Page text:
‘The Twelve Days of Christmas’ is an old French Christmas song. But those twelve days have nothing on the Danes, who have more than two months of Christmas, and would probably have it last all the way to spring if they could get away with it.
If you’re in Denmark, you’ve probably already seen the Christmas wrapping paper and elf hats hit the shelves, along with the first of the gingerbread Christmas cookies.
A lot of Danish shops put out little dishes of brown Christmas cookies that look like overgrown M&Ms. Pepper nuts, they’re called.
Tiny Christmas cookies
You’re invited to take one – they’re free, and they are very tasty. Pepper nuts mean the two months of Christmas in Denmark have begun.
Actually, the official start to the Christmas season was actually last Friday, when Tuborg rolled out its annual Christmas beer. Christmas beer tastes a lot like regular beer, a little bit sweeter, and a lot stronger. This is why a man I once knew, who was a bit of a wolf, told me that the day the Christmas beer is rolled out was the best day of the year to ‘score’ with married women. The beer is very strong, and the ladies are guaranteed not to request that you call them in the morning.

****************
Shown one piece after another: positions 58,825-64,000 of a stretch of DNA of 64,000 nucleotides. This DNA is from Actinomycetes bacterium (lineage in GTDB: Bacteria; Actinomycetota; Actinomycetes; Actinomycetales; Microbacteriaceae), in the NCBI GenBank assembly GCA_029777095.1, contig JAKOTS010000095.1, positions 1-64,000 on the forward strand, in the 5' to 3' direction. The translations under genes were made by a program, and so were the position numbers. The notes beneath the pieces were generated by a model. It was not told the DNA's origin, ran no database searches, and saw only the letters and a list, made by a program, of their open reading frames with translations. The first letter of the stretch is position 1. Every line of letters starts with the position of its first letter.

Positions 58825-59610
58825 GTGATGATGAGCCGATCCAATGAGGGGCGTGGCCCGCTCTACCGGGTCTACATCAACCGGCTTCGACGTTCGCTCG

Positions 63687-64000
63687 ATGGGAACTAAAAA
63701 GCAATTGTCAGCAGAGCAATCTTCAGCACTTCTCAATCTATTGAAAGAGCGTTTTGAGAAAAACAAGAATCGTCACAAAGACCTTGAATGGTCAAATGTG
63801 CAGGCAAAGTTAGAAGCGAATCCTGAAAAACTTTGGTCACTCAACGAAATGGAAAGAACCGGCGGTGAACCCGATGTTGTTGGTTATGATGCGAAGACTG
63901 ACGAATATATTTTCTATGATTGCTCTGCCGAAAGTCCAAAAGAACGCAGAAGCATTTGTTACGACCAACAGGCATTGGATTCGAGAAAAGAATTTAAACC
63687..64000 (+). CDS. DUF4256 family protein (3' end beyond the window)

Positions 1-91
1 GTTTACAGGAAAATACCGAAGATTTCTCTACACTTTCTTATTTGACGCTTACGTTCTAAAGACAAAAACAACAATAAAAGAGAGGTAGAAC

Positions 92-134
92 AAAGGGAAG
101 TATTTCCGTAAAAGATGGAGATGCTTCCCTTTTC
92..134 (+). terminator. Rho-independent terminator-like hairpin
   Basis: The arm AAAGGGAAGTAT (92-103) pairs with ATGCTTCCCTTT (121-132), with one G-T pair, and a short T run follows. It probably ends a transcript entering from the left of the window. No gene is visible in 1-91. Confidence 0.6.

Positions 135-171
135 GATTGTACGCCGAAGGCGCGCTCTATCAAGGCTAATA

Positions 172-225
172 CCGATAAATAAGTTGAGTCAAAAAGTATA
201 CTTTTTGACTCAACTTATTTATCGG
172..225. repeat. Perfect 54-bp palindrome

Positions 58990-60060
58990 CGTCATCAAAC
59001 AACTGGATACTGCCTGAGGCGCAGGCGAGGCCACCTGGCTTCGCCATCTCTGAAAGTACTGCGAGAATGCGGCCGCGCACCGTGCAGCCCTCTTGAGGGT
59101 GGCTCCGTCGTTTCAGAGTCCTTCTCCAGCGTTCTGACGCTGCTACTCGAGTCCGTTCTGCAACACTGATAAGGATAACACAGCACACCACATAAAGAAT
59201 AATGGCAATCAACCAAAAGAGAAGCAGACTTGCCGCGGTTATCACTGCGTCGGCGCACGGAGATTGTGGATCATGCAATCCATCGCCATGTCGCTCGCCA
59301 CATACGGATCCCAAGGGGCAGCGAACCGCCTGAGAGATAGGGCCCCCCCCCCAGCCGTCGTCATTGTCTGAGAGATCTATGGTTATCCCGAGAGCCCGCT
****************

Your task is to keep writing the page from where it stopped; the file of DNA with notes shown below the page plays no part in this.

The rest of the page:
There will be a lot more parties and lots of drinking, all the way through to January.
Too late to invite your Danish friends to parties
If you’re new to Denmark, here’s a tip: Don’t invite your friends to get together during the Christmas season. Don’t plan a Christmas party, at least not one that includes Danes. Your friends are fully booked, particularly in December, with Christmas work events and Christmas family events and Christmas club events that were planned in August.
Throw a party in January, when everybody’s miserable and broke. Then everyone you know will show up, even if all you serve is takeout pizza and leftover Christmas beer.
Image mashup copyright Kay Xander Mellish 2020